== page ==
Thriving by Giving Back

tom-parker.jpgWith all the stories about banks below $1 billion in assets struggling to compete, a story about a small community bank returning to profitability with a community-oriented strategy deserves some attention.  The Bank of Santa Barbara in California may only have around $100 million in total assets, but ever since a group of philanthropists took controlling interest of the bank in 2009, it has been working its way towards strong capital, high liquidity and steady growth—all while supporting community organizations.   

The Hutton Parker Foundation, which supports community-oriented nonprofits, was one of the key investors in the 2009 buyout of The Bank of Santa Barbara.  Thomas Parker, president of the Hutton Parker Foundation, recently spoke with Bank Director about the symbiotic relationship between his foundation and the bank. 

Could you tell us about how the Hutton Parker Foundation and The Bank of Santa Barbara are working together, and how you came up with the idea?

Private foundations generally invest their money in Wall Street, and they are mandated to take 5 percent a year and donate it back to charity. 

Once I started [working with the foundation] in 1996, I looked around and I said, “You know it’s great to give away the 5 percent, but is there something we can do with the invested capital?” In other words, instead of investing it in Wall Street, why don’t we invest in our own communities?  So, I started making loans to nonprofits.  I bought buildings and created nonprofit centers.  Then, I went a step further and said, “Here’s an opportunity for the foundation to not only make a nice return, but also invest right in the community by buying stock in a local community bank.”  I got a number of other foundations, along with other individuals, to do it with me. It seemed like a great way to invest.

Not only can I invest in a [community bank] with our capital and make a nice return, but there are synergies that take place as an investor.  We have great insight into nonprofits.  Nonprofit employees equal 10 percent of the workforce, so a lot of loans go out to nonprofits.  Banks are kind of reticent [to make loans to nonprofits] because they don’t understand [them].   We have the ability to guarantee loans on certain projects if we know they are secure, and not only that, we know they benefit the community. 

How is the foundation involved in determining which nonprofits receive loans?

It’s really the nonprofits themselves that come to banks.   We don’t have much influence.  The [bank officers] certainly ask me how I feel about this kind of a loan when nonprofits are involved, but as far as the day-to-day operations—no.   I don’t influence the bank on whether they approve or disapprove a loan.  I’m only there as a resource if the [officers] happen to have questions about the nonprofit’s capacity.  This is a passive investment as far as management is concerned, but it’s an active investment as far as trying to work with the bank to make the community a better place.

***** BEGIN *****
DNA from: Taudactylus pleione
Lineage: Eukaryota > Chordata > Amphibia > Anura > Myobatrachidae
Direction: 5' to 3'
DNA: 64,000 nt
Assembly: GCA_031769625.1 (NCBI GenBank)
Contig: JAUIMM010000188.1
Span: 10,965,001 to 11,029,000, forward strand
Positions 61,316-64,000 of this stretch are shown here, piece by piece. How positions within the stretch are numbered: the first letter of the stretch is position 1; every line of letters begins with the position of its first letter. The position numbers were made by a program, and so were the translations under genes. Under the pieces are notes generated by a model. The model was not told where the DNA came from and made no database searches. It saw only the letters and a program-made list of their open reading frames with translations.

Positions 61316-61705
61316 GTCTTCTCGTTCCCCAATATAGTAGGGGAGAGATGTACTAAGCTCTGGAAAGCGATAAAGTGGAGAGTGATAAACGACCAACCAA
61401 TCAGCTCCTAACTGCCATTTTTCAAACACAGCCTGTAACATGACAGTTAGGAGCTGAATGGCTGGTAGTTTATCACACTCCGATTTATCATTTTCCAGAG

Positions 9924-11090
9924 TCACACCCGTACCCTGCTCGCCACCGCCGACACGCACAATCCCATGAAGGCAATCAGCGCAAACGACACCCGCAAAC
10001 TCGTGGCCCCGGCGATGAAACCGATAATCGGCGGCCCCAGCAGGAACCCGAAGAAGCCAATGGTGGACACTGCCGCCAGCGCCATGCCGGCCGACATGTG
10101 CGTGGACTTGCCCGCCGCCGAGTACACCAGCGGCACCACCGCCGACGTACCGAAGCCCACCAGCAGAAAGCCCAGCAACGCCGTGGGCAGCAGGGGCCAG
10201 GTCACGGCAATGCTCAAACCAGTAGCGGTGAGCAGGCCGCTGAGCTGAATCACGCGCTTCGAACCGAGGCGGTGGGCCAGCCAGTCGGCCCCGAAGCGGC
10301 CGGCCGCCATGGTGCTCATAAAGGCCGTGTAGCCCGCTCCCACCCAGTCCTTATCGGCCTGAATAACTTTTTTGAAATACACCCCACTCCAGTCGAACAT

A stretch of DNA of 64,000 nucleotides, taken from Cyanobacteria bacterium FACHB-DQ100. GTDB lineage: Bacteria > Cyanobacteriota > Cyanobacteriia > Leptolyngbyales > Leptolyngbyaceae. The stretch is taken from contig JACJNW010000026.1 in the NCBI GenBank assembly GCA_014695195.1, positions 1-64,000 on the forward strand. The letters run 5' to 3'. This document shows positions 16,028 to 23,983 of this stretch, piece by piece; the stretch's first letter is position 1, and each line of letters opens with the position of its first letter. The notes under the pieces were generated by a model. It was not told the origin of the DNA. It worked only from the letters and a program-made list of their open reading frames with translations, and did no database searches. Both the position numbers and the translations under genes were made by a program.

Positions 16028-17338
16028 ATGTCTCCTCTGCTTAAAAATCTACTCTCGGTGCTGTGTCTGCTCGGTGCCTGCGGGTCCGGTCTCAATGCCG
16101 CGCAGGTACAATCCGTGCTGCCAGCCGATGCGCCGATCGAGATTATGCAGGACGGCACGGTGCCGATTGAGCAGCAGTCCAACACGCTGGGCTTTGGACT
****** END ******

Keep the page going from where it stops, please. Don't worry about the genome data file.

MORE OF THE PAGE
So you have partial ownership of the bank?

The maximum amount of stock we can own in a bank is 20 percent.  And once we go above 10 percent, generally, any foundation or corporation pretty much has to sign a passivity agreement, which works fine for us.

How many different foundations is The Bank of Santa Barbara working with?

I think right now there are probably three.  There are two foundations and another major philanthropist owning approximately 50 percent of the bank stock. 

What is the average loan The Bank of Santa Barbara makes to a nonprofit?

It varies from a $10,000 to $20,000 line of credit to a $3 million to $4 million secured loan for a building. 

What happens in the event of a default on the loan?

If the foundation guarantees the loan to a nonprofit, the foundation would be on the hook in the event of a default.  With most of the loans like that, they are buying a building or rebuilding a theater, and they have pledges from people we are familiar with that we know will be honored.  They just need the ability to borrow in the interim until those pledges come in over two or three years.

Any advice you would give to community banks considering starting a relationship with a foundation?

Absolutely.  Knock on the door and start the conversation.  You never know the reception you will get, but it is certainly working in our case.  It’s about running the bank for the community, and knowing that a properly run bank can make a nice profit and that profit can then be given back to the community.  And I know that that resonates with depositors and with people that live within that community.

There are currently a lot of private foundations out there with more than $1 trillion in assets. That $1 trillion private foundations hold is primarily invested in Wall Street. There’s a trend right now for all of us in the private foundation field to look around and ask: “Is there a better way to invest our assets and still get a good return?”

Robert Phelps